This was a interesting read. Not just because of the subject matter, but because of the author’s writing style. Film Crit Hulk, if the name is not familiar to you, is a blog/blogger who does film criticism and analysis. The odd bit is that all the posts are done in all caps and in third-person. So is the book. Which took a bit of getting used to, but not as much as I would have thought and it ended up making me pay more attention to what was being said instead of just skimming over the sentences as I occasionally do when reading. I wouldn’t want every book I read to be like this, but it was a cool experiment. The ebook does have a normal version as well, but I’d recommend trying the all-caps version first.
As for the content, it was very well thought out and should be helpful to any writer, not just people who want to write movie or tv scripts. Most of it is pretty high-level what is storytelling musings. Many years ago, I was dabbling in writing stories, trying to create D&D adventures, and reading a book about scriptwriting, and exploring a few other types of writing all more or less in the same couple of months. I discovered that the core of storytelling is the same in each, but the ‘container’ form expresses it in certain ways. Ever since then I’ve had the opinion that learning different types of writing will make you a better writer for whichever format you want to express yourself in. Both because of that, and the fact that this book is pretty much just a ‘how to tell stories’ guide, I’d recommend this book to any writer. It completely avoids the standard stuff I see in writing books over and over again.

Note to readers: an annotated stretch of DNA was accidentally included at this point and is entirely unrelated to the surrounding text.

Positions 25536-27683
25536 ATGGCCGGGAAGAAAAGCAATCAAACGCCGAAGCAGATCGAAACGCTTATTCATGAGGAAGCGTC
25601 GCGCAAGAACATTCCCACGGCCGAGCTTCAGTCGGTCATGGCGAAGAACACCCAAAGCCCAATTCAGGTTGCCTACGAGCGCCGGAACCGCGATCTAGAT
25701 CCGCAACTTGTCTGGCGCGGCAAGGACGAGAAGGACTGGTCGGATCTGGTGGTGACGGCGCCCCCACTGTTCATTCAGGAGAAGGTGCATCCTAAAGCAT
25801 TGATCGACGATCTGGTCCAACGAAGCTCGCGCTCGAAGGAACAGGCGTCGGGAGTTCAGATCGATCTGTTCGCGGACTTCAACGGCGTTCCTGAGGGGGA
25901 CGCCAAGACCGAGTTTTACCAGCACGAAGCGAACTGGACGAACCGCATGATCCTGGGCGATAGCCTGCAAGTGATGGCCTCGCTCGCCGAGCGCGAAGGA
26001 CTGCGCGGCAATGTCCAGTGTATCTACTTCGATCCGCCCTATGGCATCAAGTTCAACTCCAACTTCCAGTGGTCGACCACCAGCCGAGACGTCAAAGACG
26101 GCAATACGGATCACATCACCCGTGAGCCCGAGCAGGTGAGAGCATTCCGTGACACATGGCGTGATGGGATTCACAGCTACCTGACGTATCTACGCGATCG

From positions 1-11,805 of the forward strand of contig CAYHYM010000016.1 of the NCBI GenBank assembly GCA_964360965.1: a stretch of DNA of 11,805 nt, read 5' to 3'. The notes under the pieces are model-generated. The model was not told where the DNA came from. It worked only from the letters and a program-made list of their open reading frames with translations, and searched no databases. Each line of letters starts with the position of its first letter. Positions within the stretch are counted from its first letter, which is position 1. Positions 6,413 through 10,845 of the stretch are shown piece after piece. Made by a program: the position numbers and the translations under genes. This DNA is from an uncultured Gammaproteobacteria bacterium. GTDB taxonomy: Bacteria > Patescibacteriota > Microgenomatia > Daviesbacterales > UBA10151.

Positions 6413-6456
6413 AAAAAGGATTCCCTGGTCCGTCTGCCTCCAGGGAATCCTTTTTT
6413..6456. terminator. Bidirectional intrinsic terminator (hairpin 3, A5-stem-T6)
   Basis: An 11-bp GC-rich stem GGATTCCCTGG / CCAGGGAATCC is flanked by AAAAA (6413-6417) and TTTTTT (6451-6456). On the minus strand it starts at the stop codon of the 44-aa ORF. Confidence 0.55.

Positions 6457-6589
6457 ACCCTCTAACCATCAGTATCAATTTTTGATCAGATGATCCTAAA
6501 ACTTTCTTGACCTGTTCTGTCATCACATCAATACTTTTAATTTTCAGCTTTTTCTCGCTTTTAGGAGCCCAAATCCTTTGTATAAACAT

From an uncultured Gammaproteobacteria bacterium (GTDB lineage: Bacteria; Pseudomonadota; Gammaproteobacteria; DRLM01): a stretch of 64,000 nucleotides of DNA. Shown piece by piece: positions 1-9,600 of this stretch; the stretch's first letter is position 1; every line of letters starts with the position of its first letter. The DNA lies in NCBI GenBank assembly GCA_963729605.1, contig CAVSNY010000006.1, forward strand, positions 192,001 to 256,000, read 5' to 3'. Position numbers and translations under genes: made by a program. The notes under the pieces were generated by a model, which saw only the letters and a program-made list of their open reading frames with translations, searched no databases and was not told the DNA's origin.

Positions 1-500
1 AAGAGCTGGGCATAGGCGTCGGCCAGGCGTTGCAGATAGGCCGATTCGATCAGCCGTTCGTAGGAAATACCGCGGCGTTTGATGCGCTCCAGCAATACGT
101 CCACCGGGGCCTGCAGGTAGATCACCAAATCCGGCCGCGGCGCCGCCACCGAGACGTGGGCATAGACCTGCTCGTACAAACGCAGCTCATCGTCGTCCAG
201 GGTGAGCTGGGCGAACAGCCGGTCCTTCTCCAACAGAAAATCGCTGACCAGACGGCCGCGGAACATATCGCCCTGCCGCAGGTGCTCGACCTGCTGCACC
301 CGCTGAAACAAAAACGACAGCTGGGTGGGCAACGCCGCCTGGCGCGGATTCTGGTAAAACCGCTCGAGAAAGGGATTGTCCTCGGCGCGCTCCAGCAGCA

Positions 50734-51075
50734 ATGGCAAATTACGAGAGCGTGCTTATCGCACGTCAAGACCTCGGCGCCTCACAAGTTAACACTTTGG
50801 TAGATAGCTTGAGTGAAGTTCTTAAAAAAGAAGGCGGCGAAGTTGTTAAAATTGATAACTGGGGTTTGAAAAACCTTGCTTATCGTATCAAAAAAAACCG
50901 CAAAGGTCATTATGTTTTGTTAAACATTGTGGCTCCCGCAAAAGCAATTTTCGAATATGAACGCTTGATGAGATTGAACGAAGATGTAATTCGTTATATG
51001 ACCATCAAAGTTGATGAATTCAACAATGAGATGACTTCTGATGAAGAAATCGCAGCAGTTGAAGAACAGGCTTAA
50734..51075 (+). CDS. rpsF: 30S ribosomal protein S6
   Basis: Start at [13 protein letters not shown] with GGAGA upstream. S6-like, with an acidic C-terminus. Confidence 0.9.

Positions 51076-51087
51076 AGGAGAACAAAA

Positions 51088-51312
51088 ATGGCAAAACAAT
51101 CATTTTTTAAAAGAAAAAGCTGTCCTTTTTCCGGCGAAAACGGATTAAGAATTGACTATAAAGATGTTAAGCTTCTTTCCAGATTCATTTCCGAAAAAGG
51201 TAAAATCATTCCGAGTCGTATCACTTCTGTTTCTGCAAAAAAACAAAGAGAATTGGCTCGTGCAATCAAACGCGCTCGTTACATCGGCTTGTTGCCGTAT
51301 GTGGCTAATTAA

The other book of screenwriting I’ve read is The Complete Book Of Scriptwriting by J. Michael Straczynski. Who, it must be said, is still one of my favorite tv writers ever. I still consider Babylon 5 a great example of how to do long-form plot and story in a multi-season television show. It actually had a lot of similar things to say about writing. Seems like the movie and television how-to-write book market has been barely treading water. Which is actually what this book (Screenwriting 101) comments on in passing more than once. How the hollywood culture has been sliding away from supporting good writing.